Catalan Cool: Castañer Espadrilles
The stylish, warm-weather-friendly espadrille is one of the smartest investments you can make this season.
The modest jute-soled shoe has been a staple in Spain for centuries, so when our crack buying team was on the looking for something new for Harry’s in luxury footwear, Castañer’s superlative footwear was an easy choice.
The Spanish shoemaker that has been crafting handsome espadrilles since 1927. A collaboration with Yves Saint Laurent in the 1970s cemented its cachet, and its styles remain just as compelling today. The secret to its timeless elegance? Its hand-sewn jute rope soles are still made on the same proprietary machine developed by the brand’s co-founder.
“It’s the shoe of summer 2022,” says Adam Mena Silvert, our Footwear Buyer. As a slip-on, an espadrille is inherently easy-going, yet Castañer’s styles also manage to bring some dignified refinement to laid-back looks. “Castañer conjures feelings of the golden age of Hollywood stardom, or the French Riviera,” Mena Silvert says. He points to the Pablo as the brand’s standout offering. “It has a sculptural silhouette with a chiselled, clipped toe.”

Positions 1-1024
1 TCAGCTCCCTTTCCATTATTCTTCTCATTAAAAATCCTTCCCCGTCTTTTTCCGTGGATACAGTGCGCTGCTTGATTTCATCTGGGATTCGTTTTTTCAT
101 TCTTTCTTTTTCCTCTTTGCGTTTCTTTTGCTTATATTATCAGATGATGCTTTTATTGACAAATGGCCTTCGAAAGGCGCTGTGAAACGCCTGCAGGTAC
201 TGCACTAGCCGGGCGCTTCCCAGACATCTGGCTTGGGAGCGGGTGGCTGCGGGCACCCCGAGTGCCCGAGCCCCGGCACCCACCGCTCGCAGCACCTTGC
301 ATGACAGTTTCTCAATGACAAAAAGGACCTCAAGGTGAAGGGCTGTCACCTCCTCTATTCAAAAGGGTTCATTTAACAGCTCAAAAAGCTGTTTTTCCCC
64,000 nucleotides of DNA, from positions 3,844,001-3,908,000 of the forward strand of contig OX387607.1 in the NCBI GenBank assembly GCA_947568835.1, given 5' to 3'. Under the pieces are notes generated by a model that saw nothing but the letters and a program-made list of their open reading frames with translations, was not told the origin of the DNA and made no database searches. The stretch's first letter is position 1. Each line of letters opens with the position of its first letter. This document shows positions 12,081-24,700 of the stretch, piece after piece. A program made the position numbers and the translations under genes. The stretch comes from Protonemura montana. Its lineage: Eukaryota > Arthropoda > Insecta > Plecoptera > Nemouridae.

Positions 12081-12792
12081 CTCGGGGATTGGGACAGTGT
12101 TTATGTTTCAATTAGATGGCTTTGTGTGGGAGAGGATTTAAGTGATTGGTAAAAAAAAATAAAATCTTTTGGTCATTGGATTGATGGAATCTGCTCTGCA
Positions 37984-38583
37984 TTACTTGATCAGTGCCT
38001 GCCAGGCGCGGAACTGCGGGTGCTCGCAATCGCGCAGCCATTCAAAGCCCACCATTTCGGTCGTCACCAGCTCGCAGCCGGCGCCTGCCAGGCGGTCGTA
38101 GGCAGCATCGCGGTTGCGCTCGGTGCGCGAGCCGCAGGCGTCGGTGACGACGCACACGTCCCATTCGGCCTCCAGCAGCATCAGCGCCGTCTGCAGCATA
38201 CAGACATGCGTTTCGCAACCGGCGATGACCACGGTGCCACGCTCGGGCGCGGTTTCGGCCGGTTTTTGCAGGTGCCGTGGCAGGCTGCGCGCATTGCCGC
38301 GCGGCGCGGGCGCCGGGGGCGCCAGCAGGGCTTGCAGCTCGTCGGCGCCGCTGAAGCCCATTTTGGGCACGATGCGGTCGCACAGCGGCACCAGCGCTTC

It's a simple shoe but is it easy to wear? Definitely. “With shorts or chinos, it’s the perfect midpoint between a sandal and a sneaker,” says Mena Silvert. “But it also pairs well with a linen jacket for a relaxed, breezy aesthetic. Just remember: no socks.”
How They’re Made
For Castañer, craftsmanship is essential, and the process has barely changed over the last 90 years. To start, the brand travels through India and Bangladesh to find the finest quality jute – a natural and hardy fibre that is the base to make the coiled soles.
Now the espadrille begins to take shape. The sole is worked on a round table that serves as a mould for the jute braid.
The die-cut rubber is glued to the jute sole to make it more consistent. Next, the vulcanization process fixes perfectly and with the braided sole and die cut rubber in moulds are exposed to temperatures of 150 degrees.